Each episode of this keeps-getting-better comedy bears the name of a fictional class that ties to the themes of the wacky study group's current adventure.  With that in mind, last Thursday's ep could easily have been called "How to Save a Life."  The basic plot is this: when Jeff Winger (Joel McHale) becomes afraid for his depressed pal "Fat" Neil (played with downtrodden dignity by Charley Koontz), Jeff organizes the study group in Neil's favorite role-playing fantasy game.  But what happens when wily old man Pierce (Chevy Chase) threatens to take over?

Initially I was suspicious of this episode: I've never played D&D in my life, and I was afraid this would be another "Abed's Uncontrollable Christmas" and sacrifice genuine laughs for the sake of being clever.  But that scamp Dan Harmon, once again, made me a believer.  From the Cate Blanchett in Lord of the Rings narration, to the too-good-for-TV musical score, to a hilarious mute imaginary sex scene, to the insightful look at complex group dynamics and insecurity between friends, "Advanced Dungeons and Dragons" was a winner.  It's vintage Community: where you're laughing so hard and smirking so much, then at the very last minute, realize your heart is smiling and hurting at the same time.

2.  Poser: My Life in Twenty-three Yoga Poses (Claire Dederer)

I adore yoga and have practiced for almost three years now, but I still don't go a bundle on yoga books.  I'm not talking about the instructional stuff, which was very helpful when I was starting out.  I'm talking about the Eat, Pray, Love type crap where everyone's all hippy-dippy and faux-spiritual and say things like "journey" and "energy."  It's that type of talk that scared me away from yoga for so long.

But Poser is different.  I was intrigued by the title and blurb at Barnes & Noble, and in a rare moment for me, bought the hardcover at full price.  (In my defense, one does funny things when a blizzard is a-comin'.)  Claire Dederer, a Seattle freelance writer who began practicing yoga after the birth of her first child, isn't a long-haired tight-bodied 20-year-old telling you how to live your life.  She's imperfect.  She's funny.  She loves some poses and is skeptical of others.  And almost unintentionally, over ten years of practicing yoga she DOES indeed learn to live better.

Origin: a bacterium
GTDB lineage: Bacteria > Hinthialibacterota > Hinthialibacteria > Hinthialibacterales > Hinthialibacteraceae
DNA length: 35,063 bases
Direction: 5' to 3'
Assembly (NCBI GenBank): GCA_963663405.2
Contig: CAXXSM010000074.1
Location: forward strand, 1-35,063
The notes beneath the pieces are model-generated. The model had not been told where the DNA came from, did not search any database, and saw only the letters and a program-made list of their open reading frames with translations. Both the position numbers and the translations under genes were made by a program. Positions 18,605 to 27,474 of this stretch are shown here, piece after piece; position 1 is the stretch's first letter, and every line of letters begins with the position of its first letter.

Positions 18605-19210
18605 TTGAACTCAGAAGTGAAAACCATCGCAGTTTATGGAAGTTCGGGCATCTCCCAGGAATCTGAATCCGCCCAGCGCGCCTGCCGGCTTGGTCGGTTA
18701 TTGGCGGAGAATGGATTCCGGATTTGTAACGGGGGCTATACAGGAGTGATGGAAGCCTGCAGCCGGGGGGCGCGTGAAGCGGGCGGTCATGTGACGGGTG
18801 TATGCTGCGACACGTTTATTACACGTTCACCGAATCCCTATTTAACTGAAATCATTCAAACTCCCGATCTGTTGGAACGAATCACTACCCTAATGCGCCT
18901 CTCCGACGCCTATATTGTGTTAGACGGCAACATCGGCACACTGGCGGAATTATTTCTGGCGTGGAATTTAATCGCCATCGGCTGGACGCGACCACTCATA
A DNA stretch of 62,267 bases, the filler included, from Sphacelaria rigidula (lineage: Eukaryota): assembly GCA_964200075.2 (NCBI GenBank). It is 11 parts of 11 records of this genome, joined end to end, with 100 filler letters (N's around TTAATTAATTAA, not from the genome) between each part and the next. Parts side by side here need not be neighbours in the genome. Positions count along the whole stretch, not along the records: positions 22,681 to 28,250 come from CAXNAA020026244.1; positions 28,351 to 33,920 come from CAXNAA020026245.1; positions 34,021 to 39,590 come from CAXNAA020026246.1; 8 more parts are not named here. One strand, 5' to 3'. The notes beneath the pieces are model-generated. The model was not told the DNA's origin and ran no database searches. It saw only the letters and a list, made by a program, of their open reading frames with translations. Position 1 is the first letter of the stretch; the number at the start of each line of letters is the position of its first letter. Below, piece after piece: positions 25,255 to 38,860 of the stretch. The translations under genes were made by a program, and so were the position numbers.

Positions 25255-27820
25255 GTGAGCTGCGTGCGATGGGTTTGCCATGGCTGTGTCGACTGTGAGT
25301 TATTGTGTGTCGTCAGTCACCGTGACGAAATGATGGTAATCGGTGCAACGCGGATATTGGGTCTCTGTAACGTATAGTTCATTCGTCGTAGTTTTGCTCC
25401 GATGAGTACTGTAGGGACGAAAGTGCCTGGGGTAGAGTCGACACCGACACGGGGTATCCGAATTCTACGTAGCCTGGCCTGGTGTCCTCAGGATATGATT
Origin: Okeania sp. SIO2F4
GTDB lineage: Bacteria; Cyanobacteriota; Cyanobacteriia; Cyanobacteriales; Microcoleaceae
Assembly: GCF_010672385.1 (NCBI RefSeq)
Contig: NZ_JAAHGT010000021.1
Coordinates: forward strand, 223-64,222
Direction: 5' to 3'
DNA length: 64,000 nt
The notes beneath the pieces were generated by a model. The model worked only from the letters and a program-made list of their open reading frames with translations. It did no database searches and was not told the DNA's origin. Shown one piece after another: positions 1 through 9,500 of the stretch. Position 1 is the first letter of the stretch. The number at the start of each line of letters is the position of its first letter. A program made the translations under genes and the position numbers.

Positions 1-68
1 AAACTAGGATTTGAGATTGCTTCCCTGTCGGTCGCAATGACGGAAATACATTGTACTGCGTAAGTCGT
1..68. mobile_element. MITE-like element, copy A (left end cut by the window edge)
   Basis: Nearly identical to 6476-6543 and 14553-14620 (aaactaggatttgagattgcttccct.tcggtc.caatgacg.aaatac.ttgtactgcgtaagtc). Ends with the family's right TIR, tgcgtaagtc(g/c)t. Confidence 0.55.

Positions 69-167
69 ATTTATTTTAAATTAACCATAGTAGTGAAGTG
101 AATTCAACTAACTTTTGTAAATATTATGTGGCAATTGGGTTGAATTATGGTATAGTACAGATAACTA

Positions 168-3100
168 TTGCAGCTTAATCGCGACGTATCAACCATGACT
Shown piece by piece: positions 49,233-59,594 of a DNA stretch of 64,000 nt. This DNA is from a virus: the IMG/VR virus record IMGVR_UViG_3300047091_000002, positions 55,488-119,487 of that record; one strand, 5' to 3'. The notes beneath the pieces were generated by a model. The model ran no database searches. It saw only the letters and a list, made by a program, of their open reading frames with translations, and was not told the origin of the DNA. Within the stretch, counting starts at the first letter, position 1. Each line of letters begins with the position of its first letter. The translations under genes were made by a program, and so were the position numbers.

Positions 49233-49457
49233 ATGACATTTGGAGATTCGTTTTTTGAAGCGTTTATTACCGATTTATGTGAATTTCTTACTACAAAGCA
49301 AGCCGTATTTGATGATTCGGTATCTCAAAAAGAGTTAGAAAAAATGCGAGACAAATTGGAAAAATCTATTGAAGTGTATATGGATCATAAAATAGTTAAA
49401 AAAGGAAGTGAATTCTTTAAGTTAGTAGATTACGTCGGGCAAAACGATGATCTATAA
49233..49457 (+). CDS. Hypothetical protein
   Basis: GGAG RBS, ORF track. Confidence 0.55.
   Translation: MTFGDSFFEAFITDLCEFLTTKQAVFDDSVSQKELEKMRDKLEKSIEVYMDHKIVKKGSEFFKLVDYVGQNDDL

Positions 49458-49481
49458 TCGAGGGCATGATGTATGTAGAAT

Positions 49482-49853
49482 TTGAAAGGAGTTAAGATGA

I loved Dederer's sharp, witty voice and her descriptions of various teachers and studios in Seattle and in Boulder, CO.  More importantly, her journey (yup, I use that word now) reflected my own.  After years of skepticism, I started yoga as a way of regaining flexibility I'd lost, and in the wake of a huge tragedy just outside my city, to understand why the world was the way it was.  And it worked: not only did I feel healthier, I started to realize a recovering Catholic could find spirituality in movement.  Whether it's through dance, yoga, or just walking around Chicago, I discovered that being put squarely in one's own body is a religious experience in itself.

3.  Nicki Minaj
About a month ago, Bob persuaded me to download Kanye West's "Monster" because Bob had become obsessed with it.  I did as I was told and got hooked, in particular on the verse rapped by a sassy Sri Lankan chick named Nicki Minaj.  Normally I'm not so into hip hop, but sometimes when I'm angry at the world or I just want to get my groove on, there's nothing like sharp words and strong beats.  Also, because it's not my favorite genre, I rarely find a female rapper I can get into.

Minaj rocks my socks: very tough and very feminine at the same time.  Plus, she loves pink and y'all know I'm all over that shit.  I'm loving her single "Blazin'" (featuring Kanye), and am also getting into her new album Pink Friday.  But I keep going back to "Monster."  Because, really, when you're pissed there's nothing like mouthing the words, "First things first, I'll eat your brains/then I'mma start rockin' gold teeth and fangs."  Aw yeah.

4.  Smut, Vol. 1 (Edited by

In the past year, thanks to my author friend Bryn Donovan, I've discovered romance novels are just damn good.  As is erotica, romance's kinkier cousin.   I'm way more turned on by well-chosen dirty words than dirty pictures (no matter how gorgeous the latter are, the Catholic schoolgirl in me still wants to giggle and go "ewwww").

I picked up Smut, Vol. 1 off the clearance rack at Borders, and damn if it wasn't the best $1.99 I've ever spent.  Written by authors such as Steve Almond, Jay McInerney and Alice Sebold, these stories of all kinds of love and sex are both intelligent reads and totally, completely hot.  Let me put it to you this way: I have no desire to procreate.  Ever.  And yet Paula Bomer's "Fucking His Wife, Four Months Pregnant With Their Third Child" made me want to get married and knocked up.  It's that fantastic.  (Really glad my mom doesn't read this blog.  Watch this be the week she does.)

5.  RuPaul's Drag Race